Reflection for the Second Sunday of Lent – Year C

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I have always been a big fan of sleep. The little late afternoon “cat naps” can be very refreshing. From what I understand President John F. Kennedy would take a brief afternoon nap every day to help him with his chronic back ailments. Also, Pope Emeritus Benedict XVI takes a 45-minute nap every day. In today’s readings we are introduced here to a very different kind of deep sleep or “trance.”

In today’s First Reading from the Book of Genesis 15, God promises Abram as many descendants as the stars in the sky. He gives him very specific liturgical instructions on how to offer sacrifice. Then God placed Abraham in a deep sleep. The Revised Standard Version of the Holy Bible gives the most accurate English translation from the original Hebrew and Greek languages. The RSV says: “a deep sleep fell on Abram; and behold, a dread and great darkness fell upon him.” Then the Lord made His covenant with Abram. This passage about God making His covenantal promises with Abram and hence with us in Genesis 15 reminds us of the marital covenant God made with Adam and Eve in Genesis 2:21-24 when He God caused a deep sleep to fall upon Adam and while he slept God took one of his ribs and fashioned it into a woman – Eve. This institution of the one flesh union between man and woman is the only true and legal marital covenant, because the Creator instituted it and no man or woman can design another, anything else is counterfeit. True marriage is designed by God to be intimate (one flesh 2:24), heterosexual (man and woman, 2:23), mutually supportive (helper, 2:18), and procreative (multiply, 1:28). Jesus teaches from this text that God alone designed and fashioned marriage in His Own Image (the Trinity) to be a permanent, indissoluble union of spouses (Mt 19:39). It symbolizes the permanent and indissoluble bond between Christ and His bride, the Church (Eph 5:21-33). This is all profoundly explained in Pope St. John Paul II’s catechesis called “Men and Women He Created Them-A Theology of the Body.”

The sleep God puts both Adam and Abram in precedes a covenantal forging between them and all of humanity with God. It is enduring, alive, binding and cannot be set aside by any Supreme Court, since God alone has the right to institute or dissolve His covenants, which should be seen as acts of love and not exclusion. The Psalm that responds to the First Reading from Genesis is taken from Psalm 27 reasserting that God alone is the true light and that we need to be stouthearted and persevering, waiting for the Lord to deliver us from a world that chooses to ignore God and His covenants. St. Paul reminds us who we truly are: “citizens of heaven.” Even though we have broken God’s covenantal relationship and many are “occupied with earthly things,” He still loves us and is faithful to us. He wants to change our mortal broken bodies into glorified ones like He shows us in the Transfiguration Gospel from Luke 9.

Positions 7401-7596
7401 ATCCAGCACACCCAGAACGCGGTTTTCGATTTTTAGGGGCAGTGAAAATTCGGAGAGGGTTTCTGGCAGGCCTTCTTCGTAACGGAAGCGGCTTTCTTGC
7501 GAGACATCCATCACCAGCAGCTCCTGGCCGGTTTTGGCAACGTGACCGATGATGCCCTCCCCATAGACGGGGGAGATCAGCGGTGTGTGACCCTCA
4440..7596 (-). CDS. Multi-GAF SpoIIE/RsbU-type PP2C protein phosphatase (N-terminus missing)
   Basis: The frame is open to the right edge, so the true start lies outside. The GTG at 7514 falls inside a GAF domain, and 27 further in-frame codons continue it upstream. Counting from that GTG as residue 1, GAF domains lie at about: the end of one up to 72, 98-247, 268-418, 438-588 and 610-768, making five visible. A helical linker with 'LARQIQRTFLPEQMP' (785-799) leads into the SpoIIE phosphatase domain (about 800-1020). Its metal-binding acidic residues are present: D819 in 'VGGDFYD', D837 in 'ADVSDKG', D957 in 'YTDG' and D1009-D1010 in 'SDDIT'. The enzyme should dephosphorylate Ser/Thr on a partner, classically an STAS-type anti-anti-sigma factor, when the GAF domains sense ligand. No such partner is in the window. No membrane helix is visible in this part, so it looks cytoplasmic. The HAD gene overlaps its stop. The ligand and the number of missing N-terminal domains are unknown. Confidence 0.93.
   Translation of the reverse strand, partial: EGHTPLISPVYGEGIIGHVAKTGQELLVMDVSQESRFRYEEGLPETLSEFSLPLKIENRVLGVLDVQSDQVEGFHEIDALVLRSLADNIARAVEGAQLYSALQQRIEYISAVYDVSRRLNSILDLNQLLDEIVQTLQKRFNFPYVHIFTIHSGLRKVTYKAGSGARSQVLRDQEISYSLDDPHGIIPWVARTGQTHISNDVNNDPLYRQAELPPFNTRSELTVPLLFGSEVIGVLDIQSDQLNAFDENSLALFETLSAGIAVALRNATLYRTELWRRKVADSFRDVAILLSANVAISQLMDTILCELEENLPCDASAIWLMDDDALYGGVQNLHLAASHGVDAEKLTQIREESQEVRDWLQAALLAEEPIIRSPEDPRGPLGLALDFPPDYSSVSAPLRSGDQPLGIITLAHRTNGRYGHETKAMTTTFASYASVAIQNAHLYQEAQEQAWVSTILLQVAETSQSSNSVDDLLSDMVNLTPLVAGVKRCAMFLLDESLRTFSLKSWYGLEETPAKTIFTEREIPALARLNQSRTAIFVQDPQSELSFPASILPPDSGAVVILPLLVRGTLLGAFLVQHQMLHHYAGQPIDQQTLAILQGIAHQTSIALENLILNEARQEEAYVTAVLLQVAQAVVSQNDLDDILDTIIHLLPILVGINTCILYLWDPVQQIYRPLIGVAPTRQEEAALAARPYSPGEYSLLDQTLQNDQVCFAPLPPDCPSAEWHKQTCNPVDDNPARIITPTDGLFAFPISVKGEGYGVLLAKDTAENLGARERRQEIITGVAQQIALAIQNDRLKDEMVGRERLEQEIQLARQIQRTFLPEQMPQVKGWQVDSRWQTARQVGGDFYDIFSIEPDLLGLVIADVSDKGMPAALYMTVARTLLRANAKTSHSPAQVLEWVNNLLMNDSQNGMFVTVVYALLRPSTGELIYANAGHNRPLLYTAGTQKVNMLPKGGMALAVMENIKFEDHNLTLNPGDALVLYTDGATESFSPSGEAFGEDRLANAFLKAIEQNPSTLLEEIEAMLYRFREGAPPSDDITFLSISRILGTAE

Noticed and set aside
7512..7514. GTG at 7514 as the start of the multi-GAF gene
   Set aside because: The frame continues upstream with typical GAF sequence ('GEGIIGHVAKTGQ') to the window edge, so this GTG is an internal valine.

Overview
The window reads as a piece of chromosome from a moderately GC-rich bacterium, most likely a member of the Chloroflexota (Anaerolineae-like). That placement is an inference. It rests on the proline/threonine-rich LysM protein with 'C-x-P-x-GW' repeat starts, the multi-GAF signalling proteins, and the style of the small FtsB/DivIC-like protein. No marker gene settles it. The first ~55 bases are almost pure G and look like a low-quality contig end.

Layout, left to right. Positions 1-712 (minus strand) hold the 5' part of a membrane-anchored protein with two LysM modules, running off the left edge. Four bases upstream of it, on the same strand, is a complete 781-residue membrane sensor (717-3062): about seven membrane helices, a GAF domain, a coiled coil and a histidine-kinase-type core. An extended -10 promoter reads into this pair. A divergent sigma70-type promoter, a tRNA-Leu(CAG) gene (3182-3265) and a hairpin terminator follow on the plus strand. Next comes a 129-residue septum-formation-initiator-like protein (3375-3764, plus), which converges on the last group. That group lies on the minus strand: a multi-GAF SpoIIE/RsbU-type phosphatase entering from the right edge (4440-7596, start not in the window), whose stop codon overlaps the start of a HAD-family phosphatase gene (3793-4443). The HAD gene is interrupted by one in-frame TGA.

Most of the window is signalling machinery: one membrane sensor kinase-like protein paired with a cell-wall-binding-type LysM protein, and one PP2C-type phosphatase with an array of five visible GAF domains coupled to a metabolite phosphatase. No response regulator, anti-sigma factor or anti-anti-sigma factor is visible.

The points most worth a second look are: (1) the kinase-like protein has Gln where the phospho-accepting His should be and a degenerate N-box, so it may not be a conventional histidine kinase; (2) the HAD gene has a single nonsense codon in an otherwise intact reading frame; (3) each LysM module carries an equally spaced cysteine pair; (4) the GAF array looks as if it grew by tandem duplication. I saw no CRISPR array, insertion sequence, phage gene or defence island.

This Gospel passage today not only gives us a little glimpse of what St. Paul is talking about in the Second Reading today to the Philippians of our “glorified bodies,” but it also reminds us that Jesus came to fulfill the Law and the Prophets and that He did not do away with the Old Testament covenants, but fulfilled them. So, the covenants with Abram and with Adam/Eve, including the marital covenant and ALL its precepts are not only still binding, but have been raised up to an ever deeper level by the shedding of Jesus’ Precious Blood on the marital bed of the Cross at Calvary on Good Friday. Here, on Mt. Tabor, the sleep of Peter is better translated again in the RSV translation in Lk 9:32: “now Peter and those who were with him were heavy with sleep but kept awake, and they saw his glory and the two men who stood with him.” This sleepiness may have been more natural rather than supernaturally induced by God, as was in the case with Adam and Abram, but nonetheless, still used by the Lord to manifest the fact that we must not grow drowsy, because we do not know when God’s glory will be manifested in our lives. This “almost being overcome” was not from the Father, but possibly from the Evil One and the spirit of sloth trying to have Peter and his three companions miss God’s very important manifestation and message He wanted to give them. Christ reveals His glory to buoy the apostles from the shock of the first Passion prediction and also mirrors God’s manifestation to Moses on Mt. Sinai. St. Hilary points out that Christ invited Peter, James and John to signify His desire for the salvation of mankind. How? Well let’s remember that the human family was wiped out with the flood and that the new covenant was made with Noah and his three sons: Shem, Ham and Japheth. The three apostles are now the new covenants representatives of the human family and is being elevated with the symbolic ascent up Mt. Tabor. Jesus Christ will restore the dignity of the human person on the marital bed of the Cross, foreshadowed here on Mt. Tabor. It is the Theology of His Body and the Theology of our Bodies, because it is the Theology of the Body – Man and Women He Created Us. Amen.

Download this Homily as a PDF file – 2nd Sunday of Lent Year C

Frtom_circle_w_2Father Tom DeSimone was ordained a priest on May 13, 2006, the Feast day of Our Lady of Fatima. He most recently served as Parochial Vicar of Our Lady of Sorrows Parish in White Plains, NY. He joins the staff of the Theology of the Body Institute on a three year leave from the Archdiocese of New York, to become the Institute’s first full time spiritual advisor and Director of Clergy Development.

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